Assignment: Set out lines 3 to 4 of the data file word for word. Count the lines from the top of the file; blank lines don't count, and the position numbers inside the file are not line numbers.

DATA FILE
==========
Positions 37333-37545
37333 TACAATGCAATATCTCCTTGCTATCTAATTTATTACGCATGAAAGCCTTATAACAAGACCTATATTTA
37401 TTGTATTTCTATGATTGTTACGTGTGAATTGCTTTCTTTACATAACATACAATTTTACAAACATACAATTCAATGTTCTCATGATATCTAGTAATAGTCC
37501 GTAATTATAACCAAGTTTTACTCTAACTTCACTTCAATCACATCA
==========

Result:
37401 TTGTATTTCTATGATTGTTACGTGTGAATTGCTTTCTTTACATAACATACAATTTTACAAACATACAATTCAATGTTCTCATGATATCTAGTAATAGTCC
37501 GTAATTATAACCAAGTTTTACTCTAACTTCACTTCAATCACATCA